Page last updated at 20:38 GMT, Tuesday, 15 July 2008 21:38 UK

Youth crime plan targets families

Campaigner Alex Rose explains how death of a friend inspired him

Ministers have confirmed plans for more targeting of 110,000 "problematic" families in a bid to cut youth crime.

The £100m Youth Crime Action Plan says more parenting orders should be handed out with Asbos.

It also proposes increased support for crime victims and for young offenders to settle into communities - and says more youth centres should be built.

The plan aims to cut the number of people aged 10 to 17 entering the criminal justice system by 20% by 2010.

'Tackled head-on'

It adds that "families with children at risk of future high-rate offending will be reached through additional support which will ensure that problems are tackled early before difficulties spiral out of control".

Police should carry out "visible patrols" after school hours, the plan says.

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The focus is on providing intensive support to 20,000 of the most vulnerable and problematic families.

Children, schools and families secretary Ed Balls said if parents did not co-operate, the ultimate penalty would be eviction.

"You can’t just say ‘well, I'm not going to do it, I’m not going to be responsible as a parent for what my children are doing’.

"In the end there has to be sanctions but these have got to be very much the last resort. No one wants to see people evicted from their homes,” he said.

Not a U-turn as such [by the Home Secretary Jacqui Smith] but a very belated attempt to clear up the important confusion…
Nick Robinson
BBC political editor

One proposal to be consulted on would be to make parents legally responsible for their child completing a community sentence. Parents could be issued with a summons when their son or daughter appears in court.

The document also suggests that judges in criminal trials be given greater discretion to name 16 and 17 year olds who are found guilty. In most cases, the media is currently prevented from identifying young offenders.

BBC home affairs correspondent Danny Shaw said the action plan, which builds on existing measures, is a "package of liberal reforms to tackle the underlying causes of youth offending".

Home Secretary Jacqui Smith said: "Youth crime can have a devastating effect on victims and communities and must be tackled head-on.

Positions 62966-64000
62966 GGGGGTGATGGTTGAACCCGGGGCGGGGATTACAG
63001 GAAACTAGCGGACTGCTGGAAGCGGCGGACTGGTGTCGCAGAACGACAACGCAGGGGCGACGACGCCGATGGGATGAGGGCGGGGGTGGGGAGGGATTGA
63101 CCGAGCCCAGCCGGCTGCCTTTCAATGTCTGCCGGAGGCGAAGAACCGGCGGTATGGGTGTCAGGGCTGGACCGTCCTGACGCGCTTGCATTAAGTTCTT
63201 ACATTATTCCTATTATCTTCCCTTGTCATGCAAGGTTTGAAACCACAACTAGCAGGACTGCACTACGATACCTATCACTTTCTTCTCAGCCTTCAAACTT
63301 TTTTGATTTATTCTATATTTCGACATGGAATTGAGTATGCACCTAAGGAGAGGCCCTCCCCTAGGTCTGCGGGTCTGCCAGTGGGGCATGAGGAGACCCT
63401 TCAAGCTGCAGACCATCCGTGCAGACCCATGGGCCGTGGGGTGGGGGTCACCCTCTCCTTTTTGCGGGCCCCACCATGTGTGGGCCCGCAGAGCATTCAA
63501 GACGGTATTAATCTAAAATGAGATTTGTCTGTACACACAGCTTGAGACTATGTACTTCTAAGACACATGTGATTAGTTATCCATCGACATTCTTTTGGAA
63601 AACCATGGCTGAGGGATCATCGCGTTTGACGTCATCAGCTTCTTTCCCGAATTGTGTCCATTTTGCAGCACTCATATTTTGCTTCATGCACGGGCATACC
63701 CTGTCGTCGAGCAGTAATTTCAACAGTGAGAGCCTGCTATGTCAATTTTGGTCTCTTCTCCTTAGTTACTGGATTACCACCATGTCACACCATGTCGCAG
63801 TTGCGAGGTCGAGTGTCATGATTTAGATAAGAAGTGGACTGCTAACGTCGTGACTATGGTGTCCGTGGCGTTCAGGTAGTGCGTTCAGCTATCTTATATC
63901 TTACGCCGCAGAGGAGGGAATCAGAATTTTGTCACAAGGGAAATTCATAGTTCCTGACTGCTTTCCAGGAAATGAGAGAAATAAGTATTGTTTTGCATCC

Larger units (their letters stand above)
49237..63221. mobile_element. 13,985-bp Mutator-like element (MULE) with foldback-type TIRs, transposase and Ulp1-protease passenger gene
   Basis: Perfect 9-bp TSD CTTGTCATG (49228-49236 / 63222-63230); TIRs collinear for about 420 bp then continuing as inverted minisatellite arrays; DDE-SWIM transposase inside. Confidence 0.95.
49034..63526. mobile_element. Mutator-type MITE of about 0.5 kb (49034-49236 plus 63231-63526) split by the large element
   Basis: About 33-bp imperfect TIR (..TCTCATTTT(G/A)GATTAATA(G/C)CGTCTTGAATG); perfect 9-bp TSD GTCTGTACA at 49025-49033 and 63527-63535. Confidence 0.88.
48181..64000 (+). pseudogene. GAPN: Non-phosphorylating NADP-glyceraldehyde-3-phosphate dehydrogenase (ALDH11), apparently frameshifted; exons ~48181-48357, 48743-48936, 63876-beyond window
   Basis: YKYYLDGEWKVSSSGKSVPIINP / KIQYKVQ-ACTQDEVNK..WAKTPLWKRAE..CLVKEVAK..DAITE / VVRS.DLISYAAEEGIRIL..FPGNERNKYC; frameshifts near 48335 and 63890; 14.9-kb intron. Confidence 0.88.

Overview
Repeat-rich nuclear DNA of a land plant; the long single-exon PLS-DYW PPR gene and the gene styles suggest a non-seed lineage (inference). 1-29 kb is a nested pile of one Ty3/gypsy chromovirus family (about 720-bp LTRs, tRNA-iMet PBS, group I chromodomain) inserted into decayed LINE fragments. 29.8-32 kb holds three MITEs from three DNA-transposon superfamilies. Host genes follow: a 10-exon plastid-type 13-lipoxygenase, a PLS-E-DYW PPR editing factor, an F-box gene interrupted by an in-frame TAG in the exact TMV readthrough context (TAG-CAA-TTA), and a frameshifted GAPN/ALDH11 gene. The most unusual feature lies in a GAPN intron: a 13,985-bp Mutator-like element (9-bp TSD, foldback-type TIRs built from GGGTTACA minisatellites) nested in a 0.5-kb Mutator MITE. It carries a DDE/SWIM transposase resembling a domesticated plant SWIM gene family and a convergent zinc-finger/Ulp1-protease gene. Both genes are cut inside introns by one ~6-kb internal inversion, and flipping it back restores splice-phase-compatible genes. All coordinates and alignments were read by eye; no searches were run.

"Today I want to send the message to perpetrators that their actions are unacceptable.

"They must understand the consequences their behaviour has not only on victims and communities but on their families and their futures."

The plan will involve the Home Office, Ministry of Justice and the Department for Children, Schools and Families.

It calls for more investment in non-custodial sentences, involving intensive fostering and community supervision of young offenders.

Greater support will be offered with housing, education and work for those leaving prison, it adds.

'Mish-mash'

The Children's Commissioner for England praised what he called "measured, thoughtful proposals".

However, the plan was dismissed by probation union Napo as a "mish-mash" of previously-piloted ideas.

HAVE YOUR SAY
Evicting the problem families just moves them from one place to another. I think it would be better to deal with the root causes, not just the surface cracks.
Nicola Clubb, Bournemouth

And shadow home secretary Dominic Grieve said: "Despite a decade of endless initiatives and a dedicated 'respect agenda', anti-social behaviour is not only rising, but is being committed by younger and younger children.

"We need action at every level to fix our broken society - the government's failed policies are betraying a generation of young people."

Mr Brown announced the plan at his monthly news conference on Monday, where he discussed the problem of knife crime.

"Too many people, young and old, do not feel safe in the streets, and sometimes even in their homes, as a result of the behaviour of a minority.

"We need to make it absolutely clear to everyone, but especially young people, that in our country there are boundaries of acceptable behaviour [and] that it is completely unacceptable to carry a knife," he said.

The strategy was launched as Ms Smith was forced to again deny making a U-turn over plans to make young people who carry knives meet the victims of knife crime.

Ms Smith denied the plan had ever been to take young people to A&E departments to meet victims as they were being treated.


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